Sleeping Pills Called 'as Risky as Cigarettes'
Study Links Sleeping Pills to 4.6-Fold Higher Death Risk
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Experts Weigh in on Sleeping Pill Danger
In 2010, as many as 1 in 10 Americans used one of the sleeping pills in the Kripke study. Can they really be that deadly?
Experts consulted by WebMD note that the Kripke study certainly raises a red flag. But they all note that this study -- a look-back study based on patients for whom there is incomplete information -- is not proof that sleeping pills kill.
This "very provocative and interesting study raises a lot of questions," says Nancy Collop, MD, president of the American Academy of Sleep Medicine and director of the Sleep Center at Emory University School of Medicine.
"You cannot assume, just because you find this kind of association, that hypnotics are killing people," Collop tells WebMD. "People who go on sleeping pills are a sicker population. I know they tried to control for that, but these people simply are not as healthy."
Bryan Bruno, MD, chair of psychiatry at New York's Lenox Hill Hospital, notes that the actual number of people who died in the study is small.
"This does not establish any direct cause-and-effect relationship between hypnotic use and death," Bruno tells WebMD. "But it does remind us that these drugs have risks, and even mortality, associated with them."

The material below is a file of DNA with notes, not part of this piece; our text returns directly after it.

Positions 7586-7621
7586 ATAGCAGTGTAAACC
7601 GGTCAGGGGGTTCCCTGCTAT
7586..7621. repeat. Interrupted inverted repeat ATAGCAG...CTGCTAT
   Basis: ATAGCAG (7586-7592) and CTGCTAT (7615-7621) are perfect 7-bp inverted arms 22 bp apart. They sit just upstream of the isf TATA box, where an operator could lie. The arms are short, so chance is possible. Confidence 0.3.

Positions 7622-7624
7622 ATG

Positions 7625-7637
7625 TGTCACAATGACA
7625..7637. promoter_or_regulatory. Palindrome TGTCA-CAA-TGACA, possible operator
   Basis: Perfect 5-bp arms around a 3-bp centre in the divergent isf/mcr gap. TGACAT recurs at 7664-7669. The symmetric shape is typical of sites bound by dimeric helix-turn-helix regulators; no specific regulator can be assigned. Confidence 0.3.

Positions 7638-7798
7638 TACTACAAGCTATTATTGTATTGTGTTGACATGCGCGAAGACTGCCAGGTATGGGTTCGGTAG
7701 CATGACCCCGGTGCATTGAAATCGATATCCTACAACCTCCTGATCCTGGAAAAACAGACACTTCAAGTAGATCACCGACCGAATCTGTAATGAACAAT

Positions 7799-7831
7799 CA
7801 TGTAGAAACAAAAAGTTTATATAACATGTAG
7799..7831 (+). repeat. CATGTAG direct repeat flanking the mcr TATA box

Michael Yurcheshen, MD, head of the sleep fellowship program and assistant professor of neurology at the University of Rochester, N.Y., notes that much can be missed in a study that looks back at medical records rather than at the patients themselves.
"It is implausible to think that so many of these medications, spread across several different drug classes, could have the same biological effects," Yurcheshen tells WebMD.
Sleeping Pills: Right Ways and Wrong Ways to Use Them
Collop, Bruno, and Yurcheshen praise Kripke for raising the issue of sleeping pill harm.
"One part of the Kripke study I really did like is when they point out that part of the problem with hypnotics is they are really best for people with acute, short episodes of insomnia," Yurcheshen says. "Very few insomnia drugs are approved for long-term daily use. And so it is fair to say that the long-term safety of these drugs has never been explored for use in that way."
Collop says she personally is "torn whether hypnotics are good or bad." She notes that it can be harmful to be dependent on hypnotic sleeping pills for a long period of time. They can help a person who is having a hard time falling asleep for some specific reason.
"These sleeping pills are mostly for short-term use," she says. "So the ideal patient would be someone with a very high stress level for some reason, such as the recent loss of loved one or a divorce, or for a traveler adjusting to a new time zone. This should be for a limited time period and only as needed, not on a nightly basis. In such situations these drugs are appropriate and effective."
Bruno notes that hypnotic sleeping pills affect the quality of sleep. When used too often, he says, "people don't feel as restored after sleeping with them."
He also points out that many hypnotic sleeping pills are habit forming. "For those at risk of addiction, or with other addictions, they can be dangerous," he says. "And most of these drugs increase the effects of alcohol."